Until such time as you present such an argument, I have no reason whatsoever to believe your assertion that the potential existence of an infinite regress is in fact a problem. I also note that you have failed to acknowledge that the fundamental point of your post has clearly been refuted by my previous statements.

I suggest and predict that you give up at this point and move on to another thread where you will continue to claim that all atheists have the presuppositions that you assume and that an infinite regress is a problem - despite the fact that you have no evidence for either of these statements. Go for it!

Rhology said...

Sounds good. I'll leave you thrashing about in your "Yeah HUH an infinite regress is possible!!!!!!!!"s. Enjoy.

Rhology said...

I guess it's turtles all the way down, right?

Paul C said...

So just to summarize your position at the end of this thread:

1. Your original assertion that I have specific presuppositions - that you ascribe to me - has been shown to be false, and you have failed to respond to the point.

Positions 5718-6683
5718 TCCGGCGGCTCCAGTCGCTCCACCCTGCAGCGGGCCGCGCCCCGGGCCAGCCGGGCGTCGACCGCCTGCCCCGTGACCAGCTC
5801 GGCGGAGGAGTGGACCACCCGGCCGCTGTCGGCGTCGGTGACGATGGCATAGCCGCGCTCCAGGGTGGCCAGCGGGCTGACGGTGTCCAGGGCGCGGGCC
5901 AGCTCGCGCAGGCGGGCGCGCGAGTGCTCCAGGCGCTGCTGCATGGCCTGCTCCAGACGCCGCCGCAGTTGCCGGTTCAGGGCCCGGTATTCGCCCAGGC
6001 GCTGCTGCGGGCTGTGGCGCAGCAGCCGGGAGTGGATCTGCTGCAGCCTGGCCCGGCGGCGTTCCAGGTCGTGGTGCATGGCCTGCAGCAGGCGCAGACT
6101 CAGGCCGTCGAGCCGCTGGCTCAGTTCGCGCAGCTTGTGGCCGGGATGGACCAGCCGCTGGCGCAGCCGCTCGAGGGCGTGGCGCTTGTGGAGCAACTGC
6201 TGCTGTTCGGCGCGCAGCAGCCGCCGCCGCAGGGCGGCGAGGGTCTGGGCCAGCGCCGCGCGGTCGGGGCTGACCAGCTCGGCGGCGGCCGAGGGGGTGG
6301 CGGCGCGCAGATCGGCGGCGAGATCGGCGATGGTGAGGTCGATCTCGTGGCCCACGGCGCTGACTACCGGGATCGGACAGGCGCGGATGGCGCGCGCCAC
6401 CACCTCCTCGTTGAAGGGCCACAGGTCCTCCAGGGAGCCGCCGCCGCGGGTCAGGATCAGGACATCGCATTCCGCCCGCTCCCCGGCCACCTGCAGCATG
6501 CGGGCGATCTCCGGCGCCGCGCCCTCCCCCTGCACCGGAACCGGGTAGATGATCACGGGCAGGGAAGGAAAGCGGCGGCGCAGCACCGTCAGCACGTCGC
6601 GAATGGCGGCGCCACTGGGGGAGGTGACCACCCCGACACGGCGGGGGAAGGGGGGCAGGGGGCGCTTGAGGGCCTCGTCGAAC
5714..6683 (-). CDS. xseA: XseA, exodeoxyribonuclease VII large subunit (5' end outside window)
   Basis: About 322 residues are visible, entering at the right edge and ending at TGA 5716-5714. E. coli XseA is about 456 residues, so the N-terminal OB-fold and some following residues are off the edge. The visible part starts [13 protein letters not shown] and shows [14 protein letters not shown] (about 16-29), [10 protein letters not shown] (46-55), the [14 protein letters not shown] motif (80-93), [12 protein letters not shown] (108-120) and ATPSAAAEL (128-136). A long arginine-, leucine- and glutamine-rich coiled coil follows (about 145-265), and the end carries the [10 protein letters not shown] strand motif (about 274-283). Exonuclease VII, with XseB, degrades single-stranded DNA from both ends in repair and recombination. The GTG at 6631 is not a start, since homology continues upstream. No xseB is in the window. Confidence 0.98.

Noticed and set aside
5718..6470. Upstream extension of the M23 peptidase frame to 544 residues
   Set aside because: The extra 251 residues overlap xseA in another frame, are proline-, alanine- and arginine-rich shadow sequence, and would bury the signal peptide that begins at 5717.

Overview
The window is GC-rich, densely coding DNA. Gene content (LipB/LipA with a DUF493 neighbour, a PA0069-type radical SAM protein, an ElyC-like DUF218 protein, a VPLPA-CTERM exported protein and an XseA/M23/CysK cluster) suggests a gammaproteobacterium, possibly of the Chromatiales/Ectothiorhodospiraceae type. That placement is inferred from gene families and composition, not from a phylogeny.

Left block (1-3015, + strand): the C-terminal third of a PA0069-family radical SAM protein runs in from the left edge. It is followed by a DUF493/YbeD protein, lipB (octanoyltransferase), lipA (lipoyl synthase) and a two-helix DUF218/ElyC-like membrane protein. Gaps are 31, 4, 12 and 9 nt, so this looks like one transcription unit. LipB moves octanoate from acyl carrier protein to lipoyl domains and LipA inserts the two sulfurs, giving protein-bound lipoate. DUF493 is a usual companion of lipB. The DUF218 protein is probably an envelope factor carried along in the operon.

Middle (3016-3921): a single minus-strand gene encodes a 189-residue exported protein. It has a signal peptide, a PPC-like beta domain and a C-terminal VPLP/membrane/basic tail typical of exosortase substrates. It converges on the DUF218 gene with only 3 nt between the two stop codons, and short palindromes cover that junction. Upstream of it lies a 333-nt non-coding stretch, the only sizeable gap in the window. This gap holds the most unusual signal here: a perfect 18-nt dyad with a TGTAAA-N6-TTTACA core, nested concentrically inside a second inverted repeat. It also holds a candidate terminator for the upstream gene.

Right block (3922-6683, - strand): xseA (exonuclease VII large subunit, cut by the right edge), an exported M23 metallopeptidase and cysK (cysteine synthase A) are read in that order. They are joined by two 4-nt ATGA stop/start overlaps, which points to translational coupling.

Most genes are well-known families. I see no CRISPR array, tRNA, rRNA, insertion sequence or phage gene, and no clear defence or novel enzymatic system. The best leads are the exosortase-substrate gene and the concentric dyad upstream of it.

2. You have been unable to demonstrate that your assertion that an infinite regress would be a problem if it did exist has any grounds at all.

For some reason, you view this is a great "victory". For some reason - without having a clue what I actually believe - you think I'm "thrashing about" in... well, who knows what you think I'm thrashing about in?

If anybody viewing this thread would actually like to have a discussion about these issues, rather than just hoot like a cretin, please feel free to continue in comments below. I'm genuinely interested in discovering why people think an infinite regress would be a problem, since so many people seem to.